Free Syrian Army Leader: We Have No Ties with Al-Qaeda

In an interview with an Iraqi newspaper, a Free Syrian Army leader denied the group had any connection to al-Qaeda and said most FSA members hate Wahhabism. Though the group lacks ammunition, he said, they have "a determination that is stronger than weapons." Abbas al-Baghdadi and Mohamed Salehi report.

al-monitor Members of the Free Syrian Army are seen in Al-Rasten, near Homs, July 27, 2012. Photo by REUTERS.

Topics covered

wahhabism, terrorism, syrian crisis, islamists, free syrian army, al-qaeda, abu haneen

Jul 31, 2012

A Free Syrian Army (FSA) leader, who asked to be referred to as Abu Haneen, said that most members of the FSA have nothing to do with al-Qaeda and hate Wahhabism [an ultraconservative branch of Sunni Islam].

Abu Haneen, 36, a native of the city of Abu Kamal, said that the beards that some young people in the army have are not a sign of religiosity or affiliation to al-Qaeda. In fact, these young people do not have enough time to shave because they are either fighters or chased by the Syrian regime, Abu Haneen said.

The leader denied  that the FSA was fighting under a sectarian banner, claiming that such rumors had been fabricated by the regime.

Concerning the development of the situation in Syria, Abu Haneen said that in the beginning [they] started peaceful demonstrations to claim their rights, just like the peoples of the Arab Spring. Then they heard that the regime would implement new reforms, so they stopped the demonstrations. However, he added that the regime forces instead started detaining young people randomly, taking them to unknown places, where no one knew anything about their fate.

The army and the shabiha [government-armed thugs] started practicing the ugliest methods of brutality and immorality against innocent people, Abu Haneen said. They would enter a specific house, shackle a man in front of his family, then take off and tear the clothes of his wife in front of him. Also, they would trample on the bodies of demonstrators with tanks, he added, and they would break into houses and shops, loot goods and steal money.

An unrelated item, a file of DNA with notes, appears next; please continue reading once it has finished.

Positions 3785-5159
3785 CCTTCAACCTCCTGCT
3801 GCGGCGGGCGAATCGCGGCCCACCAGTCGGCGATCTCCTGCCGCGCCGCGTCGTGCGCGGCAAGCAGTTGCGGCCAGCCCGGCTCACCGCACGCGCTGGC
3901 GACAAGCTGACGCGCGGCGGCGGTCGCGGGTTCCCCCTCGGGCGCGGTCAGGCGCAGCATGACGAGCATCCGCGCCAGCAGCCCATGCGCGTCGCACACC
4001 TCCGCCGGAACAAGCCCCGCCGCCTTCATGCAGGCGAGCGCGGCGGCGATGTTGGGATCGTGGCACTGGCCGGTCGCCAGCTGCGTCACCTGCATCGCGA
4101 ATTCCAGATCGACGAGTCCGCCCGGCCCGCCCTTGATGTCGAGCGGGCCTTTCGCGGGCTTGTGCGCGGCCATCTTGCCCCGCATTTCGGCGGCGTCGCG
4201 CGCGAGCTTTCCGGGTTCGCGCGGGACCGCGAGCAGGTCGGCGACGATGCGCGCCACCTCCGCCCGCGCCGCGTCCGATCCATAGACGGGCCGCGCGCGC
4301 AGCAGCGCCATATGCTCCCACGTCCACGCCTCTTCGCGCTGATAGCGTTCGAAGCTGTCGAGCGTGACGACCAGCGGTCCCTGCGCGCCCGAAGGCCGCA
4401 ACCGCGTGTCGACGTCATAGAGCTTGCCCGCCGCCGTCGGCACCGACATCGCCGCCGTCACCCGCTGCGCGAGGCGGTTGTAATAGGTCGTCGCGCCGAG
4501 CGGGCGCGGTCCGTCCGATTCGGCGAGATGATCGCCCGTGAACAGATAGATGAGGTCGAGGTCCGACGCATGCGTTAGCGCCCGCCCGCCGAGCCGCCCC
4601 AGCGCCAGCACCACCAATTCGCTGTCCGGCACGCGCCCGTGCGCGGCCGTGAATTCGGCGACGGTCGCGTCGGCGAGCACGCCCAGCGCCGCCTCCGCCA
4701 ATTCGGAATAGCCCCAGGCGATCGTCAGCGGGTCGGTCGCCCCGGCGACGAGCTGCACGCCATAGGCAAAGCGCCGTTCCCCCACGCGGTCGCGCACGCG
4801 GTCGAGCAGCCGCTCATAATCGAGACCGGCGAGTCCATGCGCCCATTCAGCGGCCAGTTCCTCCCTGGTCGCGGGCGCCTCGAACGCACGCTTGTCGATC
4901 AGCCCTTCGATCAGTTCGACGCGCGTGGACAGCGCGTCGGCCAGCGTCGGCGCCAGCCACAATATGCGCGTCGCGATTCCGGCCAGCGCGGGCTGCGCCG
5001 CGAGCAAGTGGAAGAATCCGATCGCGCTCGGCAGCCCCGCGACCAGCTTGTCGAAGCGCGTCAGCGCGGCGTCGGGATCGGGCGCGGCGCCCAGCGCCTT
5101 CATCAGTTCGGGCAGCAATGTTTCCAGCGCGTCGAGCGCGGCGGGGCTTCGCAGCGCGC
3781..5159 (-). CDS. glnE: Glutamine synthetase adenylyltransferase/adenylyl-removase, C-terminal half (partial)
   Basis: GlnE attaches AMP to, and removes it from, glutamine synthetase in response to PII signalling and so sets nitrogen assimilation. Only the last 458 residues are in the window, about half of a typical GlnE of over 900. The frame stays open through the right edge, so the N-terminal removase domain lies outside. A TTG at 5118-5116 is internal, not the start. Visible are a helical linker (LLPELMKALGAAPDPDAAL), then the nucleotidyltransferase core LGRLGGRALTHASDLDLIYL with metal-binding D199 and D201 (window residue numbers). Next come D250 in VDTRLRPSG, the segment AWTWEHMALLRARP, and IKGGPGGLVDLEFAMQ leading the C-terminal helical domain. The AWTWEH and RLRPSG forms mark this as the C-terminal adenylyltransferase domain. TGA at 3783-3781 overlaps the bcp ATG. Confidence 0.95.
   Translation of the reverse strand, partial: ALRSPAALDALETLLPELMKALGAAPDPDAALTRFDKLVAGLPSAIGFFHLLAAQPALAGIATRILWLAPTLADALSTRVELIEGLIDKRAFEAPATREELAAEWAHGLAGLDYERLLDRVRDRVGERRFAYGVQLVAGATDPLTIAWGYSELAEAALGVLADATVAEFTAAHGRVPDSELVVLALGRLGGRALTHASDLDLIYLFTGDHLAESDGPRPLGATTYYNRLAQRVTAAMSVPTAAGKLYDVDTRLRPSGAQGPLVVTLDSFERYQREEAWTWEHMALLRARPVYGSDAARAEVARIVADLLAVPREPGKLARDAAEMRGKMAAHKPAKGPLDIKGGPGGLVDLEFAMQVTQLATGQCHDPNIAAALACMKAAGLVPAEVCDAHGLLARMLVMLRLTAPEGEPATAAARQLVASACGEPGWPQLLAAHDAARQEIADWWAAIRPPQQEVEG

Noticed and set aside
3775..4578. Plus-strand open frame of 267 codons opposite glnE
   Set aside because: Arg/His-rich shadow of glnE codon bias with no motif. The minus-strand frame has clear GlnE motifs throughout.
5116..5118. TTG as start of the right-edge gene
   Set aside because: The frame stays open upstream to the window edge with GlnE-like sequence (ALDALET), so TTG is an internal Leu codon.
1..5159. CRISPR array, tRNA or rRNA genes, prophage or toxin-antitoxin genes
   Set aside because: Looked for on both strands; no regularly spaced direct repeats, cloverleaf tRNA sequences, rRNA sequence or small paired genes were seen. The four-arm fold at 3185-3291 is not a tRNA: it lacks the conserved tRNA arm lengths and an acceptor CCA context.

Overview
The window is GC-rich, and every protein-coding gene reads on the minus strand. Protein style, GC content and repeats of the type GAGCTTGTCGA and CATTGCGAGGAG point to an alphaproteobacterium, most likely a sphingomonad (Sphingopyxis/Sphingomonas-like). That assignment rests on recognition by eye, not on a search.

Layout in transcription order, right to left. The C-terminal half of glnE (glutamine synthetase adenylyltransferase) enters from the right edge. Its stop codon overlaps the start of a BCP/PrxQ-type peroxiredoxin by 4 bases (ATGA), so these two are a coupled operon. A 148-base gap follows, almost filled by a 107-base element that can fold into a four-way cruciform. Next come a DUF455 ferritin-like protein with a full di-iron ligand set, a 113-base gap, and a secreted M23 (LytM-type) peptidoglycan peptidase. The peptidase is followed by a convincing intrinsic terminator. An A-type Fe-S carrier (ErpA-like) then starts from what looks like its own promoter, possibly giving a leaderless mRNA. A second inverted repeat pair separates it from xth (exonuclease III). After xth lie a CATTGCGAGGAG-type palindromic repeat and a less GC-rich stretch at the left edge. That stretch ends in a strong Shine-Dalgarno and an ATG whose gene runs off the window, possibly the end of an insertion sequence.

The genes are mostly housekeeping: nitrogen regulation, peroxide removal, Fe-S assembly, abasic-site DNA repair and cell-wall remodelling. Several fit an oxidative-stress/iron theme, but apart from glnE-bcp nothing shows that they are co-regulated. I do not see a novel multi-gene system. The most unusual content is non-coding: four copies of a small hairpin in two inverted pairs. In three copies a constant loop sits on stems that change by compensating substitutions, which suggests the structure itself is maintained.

The FSA leader added that the shabiha, "along with people dressed in black and armed with guns I have never seen before (the people said to be from Hezbollah and Iran’s Revolutionary Guard), would enter areas with civilian cars, ambulances and municipality vehicles for the transport of waste."

"We would suddenly see them take control of the residential areas, attacking, arresting and killing innocent people. Those arrested would rather die than undergo the injustice of the regime's henchmen, who would show the prisoners Bashar's picture and command them, 'Kneel! This is your Lord.'" Abu Haseen added.

He continued: "They [the shabiha and other groups] started planting and blowing up mines in the middle of demonstrations and then blamed these acts on subversive parties, but the truth is that the intelligence services are responsible for these acts." Abu Haneen added that young Syrians took to the streets with sticks and stones in their hands, equipped with a national determination and motivation. They organized themselves in groups and seized some weapons of the army and the shabiha, he said.

"The situation remained this way until there were splits in the ranks of the army, which helped the rebels because the defectors provided us with the military expertise and the appropriate weapons to form five military battalions fighting like guerrillas, that is adopting the hit-and-run tactic with the regular army," Abu Haneen said.

Abu Haneen said: "Our main goal is to overthrow the regime and its figures. Today we are not fighting with the sole aim of overthrowing the regime. We also want to protect our dignity from being violated."

He added: "We are suffering a lack of experience in ammunition and arms but we have a determination that is stronger than weapons."

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